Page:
The adjective flung exaggerates the movements of the men and the author uses this adjective to convey the sheer size of the dinosaur and how far the men had to move to get out of the way.
The size of the dinosaur is further conveyed through a given weight (ten tons) and the men are made to seem very powerful because it shows how large of a monster they managed to take down. By referring to the dinosaur as simply the body and also its cold flesh, the author suggests that it is now less alive.
The guns fired is a simple sentence. It is very effective in pointing out to us that the guns are being fired after the dinosaur has fallen.
The Monster lashed its armoured tail, twitched its snake jaws, and lay still
There is another adjective that belongs to the semantic field of mechanics and machinery (armoured). This adjective draws to mind tank-like imagery and exaggerates the achievement of killing this armoured Monster.
The verb lashed is powerful in conveying the tyrannosauruss vicious nature and along with its final twitch, its desperation to survive is shown.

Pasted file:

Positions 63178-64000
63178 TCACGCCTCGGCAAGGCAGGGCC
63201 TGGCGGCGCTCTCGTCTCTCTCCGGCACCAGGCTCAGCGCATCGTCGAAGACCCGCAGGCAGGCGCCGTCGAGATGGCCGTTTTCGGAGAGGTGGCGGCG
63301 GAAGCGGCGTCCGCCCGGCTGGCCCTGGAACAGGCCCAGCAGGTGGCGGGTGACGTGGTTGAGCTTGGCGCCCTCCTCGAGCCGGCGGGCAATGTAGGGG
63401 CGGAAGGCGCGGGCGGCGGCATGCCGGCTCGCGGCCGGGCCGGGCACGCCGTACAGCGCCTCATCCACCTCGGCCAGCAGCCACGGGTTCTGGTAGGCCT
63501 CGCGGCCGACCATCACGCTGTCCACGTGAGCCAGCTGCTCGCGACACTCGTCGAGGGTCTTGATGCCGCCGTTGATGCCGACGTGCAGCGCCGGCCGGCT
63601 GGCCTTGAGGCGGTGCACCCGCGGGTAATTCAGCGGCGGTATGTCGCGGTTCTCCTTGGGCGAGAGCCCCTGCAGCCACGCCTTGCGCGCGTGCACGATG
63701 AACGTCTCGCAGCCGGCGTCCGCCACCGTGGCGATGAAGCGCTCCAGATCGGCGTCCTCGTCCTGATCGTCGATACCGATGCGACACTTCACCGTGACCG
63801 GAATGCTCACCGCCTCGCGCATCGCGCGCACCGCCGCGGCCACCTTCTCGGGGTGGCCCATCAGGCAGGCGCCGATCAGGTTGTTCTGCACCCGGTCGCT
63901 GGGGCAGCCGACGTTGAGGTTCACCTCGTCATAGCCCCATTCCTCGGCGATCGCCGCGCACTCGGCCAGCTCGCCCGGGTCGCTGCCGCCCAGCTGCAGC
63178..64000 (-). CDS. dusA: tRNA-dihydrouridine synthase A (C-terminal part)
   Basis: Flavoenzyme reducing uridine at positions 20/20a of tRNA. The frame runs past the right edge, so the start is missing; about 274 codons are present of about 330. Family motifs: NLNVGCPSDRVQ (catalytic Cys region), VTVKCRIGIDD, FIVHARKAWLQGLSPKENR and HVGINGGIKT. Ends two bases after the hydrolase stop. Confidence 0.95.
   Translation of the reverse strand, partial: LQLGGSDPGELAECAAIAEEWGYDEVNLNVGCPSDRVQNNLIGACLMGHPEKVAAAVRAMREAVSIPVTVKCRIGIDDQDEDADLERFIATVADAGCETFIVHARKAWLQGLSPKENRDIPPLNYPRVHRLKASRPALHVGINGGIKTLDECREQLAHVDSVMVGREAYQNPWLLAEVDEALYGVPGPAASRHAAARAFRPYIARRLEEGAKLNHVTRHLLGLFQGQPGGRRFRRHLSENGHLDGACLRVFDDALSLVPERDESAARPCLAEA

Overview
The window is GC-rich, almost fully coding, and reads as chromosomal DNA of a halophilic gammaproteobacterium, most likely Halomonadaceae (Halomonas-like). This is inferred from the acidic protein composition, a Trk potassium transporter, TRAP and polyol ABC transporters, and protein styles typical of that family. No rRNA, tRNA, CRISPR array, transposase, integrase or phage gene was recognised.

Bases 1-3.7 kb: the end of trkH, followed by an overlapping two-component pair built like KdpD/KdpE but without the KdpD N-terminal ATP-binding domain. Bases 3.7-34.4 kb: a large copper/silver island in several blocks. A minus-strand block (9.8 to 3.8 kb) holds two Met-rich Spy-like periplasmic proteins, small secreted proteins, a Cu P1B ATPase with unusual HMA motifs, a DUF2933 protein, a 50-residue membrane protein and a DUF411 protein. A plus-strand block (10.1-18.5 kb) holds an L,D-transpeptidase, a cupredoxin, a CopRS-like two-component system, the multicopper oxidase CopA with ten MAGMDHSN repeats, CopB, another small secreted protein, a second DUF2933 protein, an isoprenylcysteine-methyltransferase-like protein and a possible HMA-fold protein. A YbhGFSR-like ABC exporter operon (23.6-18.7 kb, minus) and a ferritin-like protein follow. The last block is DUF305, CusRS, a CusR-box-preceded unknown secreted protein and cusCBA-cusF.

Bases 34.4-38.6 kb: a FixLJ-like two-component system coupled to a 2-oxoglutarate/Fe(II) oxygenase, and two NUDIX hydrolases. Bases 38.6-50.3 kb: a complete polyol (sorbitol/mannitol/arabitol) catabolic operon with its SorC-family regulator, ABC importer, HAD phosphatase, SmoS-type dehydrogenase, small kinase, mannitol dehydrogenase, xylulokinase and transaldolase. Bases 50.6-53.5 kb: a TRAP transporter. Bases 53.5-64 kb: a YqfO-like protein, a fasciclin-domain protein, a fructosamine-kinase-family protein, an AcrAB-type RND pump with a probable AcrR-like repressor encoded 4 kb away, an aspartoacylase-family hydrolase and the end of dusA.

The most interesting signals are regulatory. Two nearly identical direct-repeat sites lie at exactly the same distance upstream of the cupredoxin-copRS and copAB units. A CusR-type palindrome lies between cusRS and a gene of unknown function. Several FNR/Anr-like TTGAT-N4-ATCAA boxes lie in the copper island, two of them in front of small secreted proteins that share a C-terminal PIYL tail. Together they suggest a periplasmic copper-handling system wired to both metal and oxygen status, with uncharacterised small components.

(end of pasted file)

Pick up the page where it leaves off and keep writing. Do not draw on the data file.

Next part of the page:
A fount of blood spurted from its throat. Somewhere inside a sac of fluids burst. Sickening gushes drenched the hunters. They stood, red and glistening.
The author uses repulsive language to describe the dinosaurs death. This is done so that instead of sympathizing with the dinosaur, we are disgusted. The adverb and verb sickening gushes evoke extremely powerful imagery in making the readers repulsed at the dinosaur. The authors intension, which is to entertain the readers with action, adventure and gore, is clearly conveyed through the graphic descriptions.